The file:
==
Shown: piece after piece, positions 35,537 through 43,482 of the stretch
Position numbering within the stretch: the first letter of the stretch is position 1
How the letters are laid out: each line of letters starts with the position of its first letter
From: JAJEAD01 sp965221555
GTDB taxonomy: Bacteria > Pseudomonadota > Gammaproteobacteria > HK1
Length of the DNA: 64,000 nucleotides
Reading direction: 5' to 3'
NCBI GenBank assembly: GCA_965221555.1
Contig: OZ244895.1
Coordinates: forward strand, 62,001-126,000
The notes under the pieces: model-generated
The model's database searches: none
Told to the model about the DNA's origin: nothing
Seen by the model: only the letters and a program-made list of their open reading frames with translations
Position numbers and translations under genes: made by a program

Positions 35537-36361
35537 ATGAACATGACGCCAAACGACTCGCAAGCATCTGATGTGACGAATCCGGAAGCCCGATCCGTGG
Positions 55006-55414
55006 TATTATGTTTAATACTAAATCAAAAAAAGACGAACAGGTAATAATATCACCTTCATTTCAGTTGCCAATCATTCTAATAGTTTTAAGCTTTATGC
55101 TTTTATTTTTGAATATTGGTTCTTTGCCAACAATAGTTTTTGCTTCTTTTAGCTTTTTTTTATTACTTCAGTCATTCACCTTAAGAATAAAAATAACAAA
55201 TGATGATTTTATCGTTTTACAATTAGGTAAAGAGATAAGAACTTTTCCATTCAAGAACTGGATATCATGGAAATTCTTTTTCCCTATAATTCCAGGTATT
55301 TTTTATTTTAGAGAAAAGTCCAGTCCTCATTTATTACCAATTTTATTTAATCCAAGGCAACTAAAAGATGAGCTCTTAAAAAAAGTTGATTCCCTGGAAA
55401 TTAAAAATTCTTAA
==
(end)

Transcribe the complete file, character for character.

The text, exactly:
Shown: piece after piece, positions 35,537 through 43,482 of the stretch
Position numbering within the stretch: the first letter of the stretch is position 1
How the letters are laid out: each line of letters starts with the position of its first letter
From: JAJEAD01 sp965221555
GTDB taxonomy: Bacteria > Pseudomonadota > Gammaproteobacteria > HK1
Length of the DNA: 64,000 nucleotides
Reading direction: 5' to 3'
NCBI GenBank assembly: GCA_965221555.1
Contig: OZ244895.1
Coordinates: forward strand, 62,001-126,000
The notes under the pieces: model-generated
The model's database searches: none
Told to the model about the DNA's origin: nothing
Seen by the model: only the letters and a program-made list of their open reading frames with translations
Position numbers and translations under genes: made by a program

Positions 35537-36361
35537 ATGAACATGACGCCAAACGACTCGCAAGCATCTGATGTGACGAATCCGGAAGCCCGATCCGTGG
Positions 55006-55414
55006 TATTATGTTTAATACTAAATCAAAAAAAGACGAACAGGTAATAATATCACCTTCATTTCAGTTGCCAATCATTCTAATAGTTTTAAGCTTTATGC
55101 TTTTATTTTTGAATATTGGTTCTTTGCCAACAATAGTTTTTGCTTCTTTTAGCTTTTTTTTATTACTTCAGTCATTCACCTTAAGAATAAAAATAACAAA
55201 TGATGATTTTATCGTTTTACAATTAGGTAAAGAGATAAGAACTTTTCCATTCAAGAACTGGATATCATGGAAATTCTTTTTCCCTATAATTCCAGGTATT
55301 TTTTATTTTAGAGAAAAGTCCAGTCCTCATTTATTACCAATTTTATTTAATCCAAGGCAACTAAAAGATGAGCTCTTAAAAAAAGTTGATTCCCTGGAAA
55401 TTAAAAATTCTTAA